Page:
West Highland Way

Introduction - Mark & Rachel's West Highland Way walk

A dedication

Our walk, and this journal, is dedicated to Rachel's father, William, who passed away on 4th December 2013.

He loved walking and the great outdoors, but he never progressed to the hills, mountains and long distance paths that we have. He would have loved to, expressing this wish to us on many occasions, but, for one reason or another it never happened. He always took a keen interest in all of our endeavours and did join us just once, for the last couple of miles, of the South Downs Way. He knew that we were planning to do this walk and we had discussed the route and the logistics with him. So, having completed it, it is with a sad and heavy heart that we have not been able to sit down and tell him all about it, and, that he will never read of our experiences - we really miss him.

The West Highland Way

After our experience on The Dales Way in 2012 we decided to take a break from long distance paths and used our 'walking holiday' quota of days to visit Italy instead. This was, in part, the fault of Julie and Andrew who run the Yew Tree House B&B in Grassington. When walking the Dales Way, we lodged at their wonderful B&B for a couple of nights and noticed that they had a house in the Tuscan hills for rent. We had always wanted to visit Tuscany, so we thought it was an ideal opportunity. We also hoped to get some overseas hill walking in at the same time.

I must admit, that about a couple of months after completing The Dales Way, and realising that we wouldn't be doing a long walk in 2013, I had a real sinking feeling. This thing of long distance paths, getting under your skin, is so true. But, a booking had been made and we were off to Italy.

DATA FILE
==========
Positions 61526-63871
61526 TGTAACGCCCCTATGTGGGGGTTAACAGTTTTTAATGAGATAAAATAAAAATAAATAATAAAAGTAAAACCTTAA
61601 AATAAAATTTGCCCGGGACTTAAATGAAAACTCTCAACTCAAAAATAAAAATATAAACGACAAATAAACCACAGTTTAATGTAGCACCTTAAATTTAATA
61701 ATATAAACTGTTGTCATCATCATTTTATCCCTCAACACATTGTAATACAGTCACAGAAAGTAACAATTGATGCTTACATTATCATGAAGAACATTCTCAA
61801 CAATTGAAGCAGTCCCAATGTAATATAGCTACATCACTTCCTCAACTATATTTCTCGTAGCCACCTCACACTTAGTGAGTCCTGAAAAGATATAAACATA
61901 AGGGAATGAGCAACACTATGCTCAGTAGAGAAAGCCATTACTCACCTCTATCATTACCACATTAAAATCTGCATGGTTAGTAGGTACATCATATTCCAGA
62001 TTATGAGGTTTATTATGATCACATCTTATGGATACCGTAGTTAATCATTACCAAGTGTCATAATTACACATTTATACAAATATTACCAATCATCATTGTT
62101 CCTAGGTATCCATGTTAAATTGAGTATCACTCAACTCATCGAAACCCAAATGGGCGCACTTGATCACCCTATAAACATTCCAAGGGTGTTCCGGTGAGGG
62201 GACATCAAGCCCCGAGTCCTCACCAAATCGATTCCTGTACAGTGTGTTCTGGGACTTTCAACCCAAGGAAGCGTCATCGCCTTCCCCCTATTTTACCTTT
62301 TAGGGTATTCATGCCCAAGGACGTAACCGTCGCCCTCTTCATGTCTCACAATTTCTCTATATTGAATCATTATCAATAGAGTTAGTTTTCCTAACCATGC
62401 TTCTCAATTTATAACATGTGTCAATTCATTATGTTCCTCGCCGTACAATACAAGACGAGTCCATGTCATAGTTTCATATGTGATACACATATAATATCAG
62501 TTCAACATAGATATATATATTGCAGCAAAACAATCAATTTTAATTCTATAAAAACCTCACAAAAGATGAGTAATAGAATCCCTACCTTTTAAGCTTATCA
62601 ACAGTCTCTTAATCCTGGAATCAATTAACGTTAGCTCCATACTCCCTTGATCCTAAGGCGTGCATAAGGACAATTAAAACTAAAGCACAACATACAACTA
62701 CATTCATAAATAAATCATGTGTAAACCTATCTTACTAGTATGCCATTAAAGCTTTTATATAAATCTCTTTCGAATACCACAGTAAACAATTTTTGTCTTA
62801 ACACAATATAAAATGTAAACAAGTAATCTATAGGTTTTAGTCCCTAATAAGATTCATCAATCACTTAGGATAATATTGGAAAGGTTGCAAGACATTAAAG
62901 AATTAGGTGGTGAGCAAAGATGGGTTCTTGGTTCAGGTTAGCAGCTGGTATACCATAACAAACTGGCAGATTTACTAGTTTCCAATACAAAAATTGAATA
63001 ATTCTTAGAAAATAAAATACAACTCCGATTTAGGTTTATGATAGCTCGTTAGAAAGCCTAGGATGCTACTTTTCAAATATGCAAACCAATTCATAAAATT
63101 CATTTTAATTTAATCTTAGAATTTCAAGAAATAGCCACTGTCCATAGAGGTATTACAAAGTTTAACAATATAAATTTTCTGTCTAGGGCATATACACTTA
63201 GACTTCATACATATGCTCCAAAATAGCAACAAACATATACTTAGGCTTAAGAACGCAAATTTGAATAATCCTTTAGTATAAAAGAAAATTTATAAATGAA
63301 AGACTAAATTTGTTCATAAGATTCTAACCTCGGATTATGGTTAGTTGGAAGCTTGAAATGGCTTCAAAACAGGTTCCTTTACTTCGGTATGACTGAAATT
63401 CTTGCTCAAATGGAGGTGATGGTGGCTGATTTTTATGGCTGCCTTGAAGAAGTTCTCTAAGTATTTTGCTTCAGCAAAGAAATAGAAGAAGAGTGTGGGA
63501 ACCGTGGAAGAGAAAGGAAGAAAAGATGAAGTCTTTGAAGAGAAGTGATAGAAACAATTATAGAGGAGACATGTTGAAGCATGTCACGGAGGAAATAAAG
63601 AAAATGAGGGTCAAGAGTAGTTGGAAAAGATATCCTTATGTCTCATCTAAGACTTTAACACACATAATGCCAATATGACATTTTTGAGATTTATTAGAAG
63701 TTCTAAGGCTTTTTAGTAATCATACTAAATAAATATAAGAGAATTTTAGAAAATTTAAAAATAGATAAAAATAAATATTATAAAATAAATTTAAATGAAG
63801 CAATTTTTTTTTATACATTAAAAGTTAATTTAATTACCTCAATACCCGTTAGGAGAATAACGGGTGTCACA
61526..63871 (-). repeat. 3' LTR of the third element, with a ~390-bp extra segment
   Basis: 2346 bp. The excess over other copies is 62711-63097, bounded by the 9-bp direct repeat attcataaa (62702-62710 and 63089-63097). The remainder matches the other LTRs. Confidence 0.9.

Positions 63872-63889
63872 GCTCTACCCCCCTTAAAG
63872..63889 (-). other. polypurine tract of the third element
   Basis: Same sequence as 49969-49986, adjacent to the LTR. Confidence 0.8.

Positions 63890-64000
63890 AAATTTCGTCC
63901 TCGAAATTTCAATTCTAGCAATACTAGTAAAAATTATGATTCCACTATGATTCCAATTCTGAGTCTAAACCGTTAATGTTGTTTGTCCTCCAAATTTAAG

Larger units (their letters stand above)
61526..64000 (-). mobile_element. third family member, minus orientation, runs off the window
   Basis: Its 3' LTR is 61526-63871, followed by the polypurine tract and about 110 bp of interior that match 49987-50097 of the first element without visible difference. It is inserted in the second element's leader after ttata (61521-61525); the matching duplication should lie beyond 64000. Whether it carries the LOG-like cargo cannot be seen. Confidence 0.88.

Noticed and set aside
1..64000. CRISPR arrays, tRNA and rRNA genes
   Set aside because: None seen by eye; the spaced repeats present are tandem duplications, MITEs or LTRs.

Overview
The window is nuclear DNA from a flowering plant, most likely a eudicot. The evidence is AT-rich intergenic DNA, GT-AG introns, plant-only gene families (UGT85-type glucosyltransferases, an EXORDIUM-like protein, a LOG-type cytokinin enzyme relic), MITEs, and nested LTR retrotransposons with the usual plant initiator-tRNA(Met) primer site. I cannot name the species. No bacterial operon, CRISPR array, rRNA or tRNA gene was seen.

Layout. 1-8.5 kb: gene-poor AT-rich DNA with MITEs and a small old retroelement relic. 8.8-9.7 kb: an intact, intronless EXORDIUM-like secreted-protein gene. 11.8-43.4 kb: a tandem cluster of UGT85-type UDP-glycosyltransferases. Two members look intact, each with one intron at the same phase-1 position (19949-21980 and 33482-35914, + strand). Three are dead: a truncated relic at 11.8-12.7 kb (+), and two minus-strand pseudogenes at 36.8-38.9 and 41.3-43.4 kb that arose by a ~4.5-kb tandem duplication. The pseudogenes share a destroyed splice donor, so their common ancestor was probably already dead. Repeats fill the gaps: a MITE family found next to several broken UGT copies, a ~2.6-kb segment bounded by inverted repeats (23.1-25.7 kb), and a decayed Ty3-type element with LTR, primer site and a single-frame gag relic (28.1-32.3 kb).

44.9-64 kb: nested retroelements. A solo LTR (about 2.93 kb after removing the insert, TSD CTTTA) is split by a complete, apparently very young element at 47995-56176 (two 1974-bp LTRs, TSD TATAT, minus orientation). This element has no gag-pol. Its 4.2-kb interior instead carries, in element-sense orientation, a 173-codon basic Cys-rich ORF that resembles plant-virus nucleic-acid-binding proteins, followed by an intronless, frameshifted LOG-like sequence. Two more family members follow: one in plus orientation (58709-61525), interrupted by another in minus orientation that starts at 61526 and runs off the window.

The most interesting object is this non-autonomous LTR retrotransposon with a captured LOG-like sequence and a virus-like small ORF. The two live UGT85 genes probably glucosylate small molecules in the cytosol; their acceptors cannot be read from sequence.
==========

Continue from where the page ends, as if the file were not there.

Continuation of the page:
We had already earmarked the WHW as our next walk, and so, even before the end of 2012, I was already making plans and researching the route and accommodation.

The major issue for us, being southern softies, was getting there. It would take a day each way just to travel from our home in Sussex. Consequently, we were almost looking at a two week holiday from work, just to walk 95 miles, assuming we were to use the recognised stops on the route. However, I discovered that there was a sleeper train that departed from Euston, and so a plan started to evolve in my little brain.

Easter was towards the end of April so we chose to utilise the bank holidays again, as we had done on previous walks. Although the weather might be cold, the snow would be gone and we would start before the crowds in May. However, being Easter, it was likely that it was still going to be quite busy. To minimise this, the plan was for me to work in London all day, on the Wednesday before Easter, go home (nearly 2 hours south!), eat, change, pick up my pack and then jump on a train back up to London. Oh, and pick up Rachel. We would then cross London and get on the overnight sleeper to Glasgow. From there, get the local train to Milngavie and then walk the 12 miles to Drymen. Easy!

By travelling overnight it meant less time off work, and by going overnight on a Wednesday, we would be at least a day ahead of all those starting on Good Friday or Easter Saturday.

The final days walk would see us finishing in Fort William late on the following Thursday afternoon. We would then jump on the sleeper that evening, all the way back to London Euston, to arrive on the Friday morning.

So, all we had to do, was to make it work!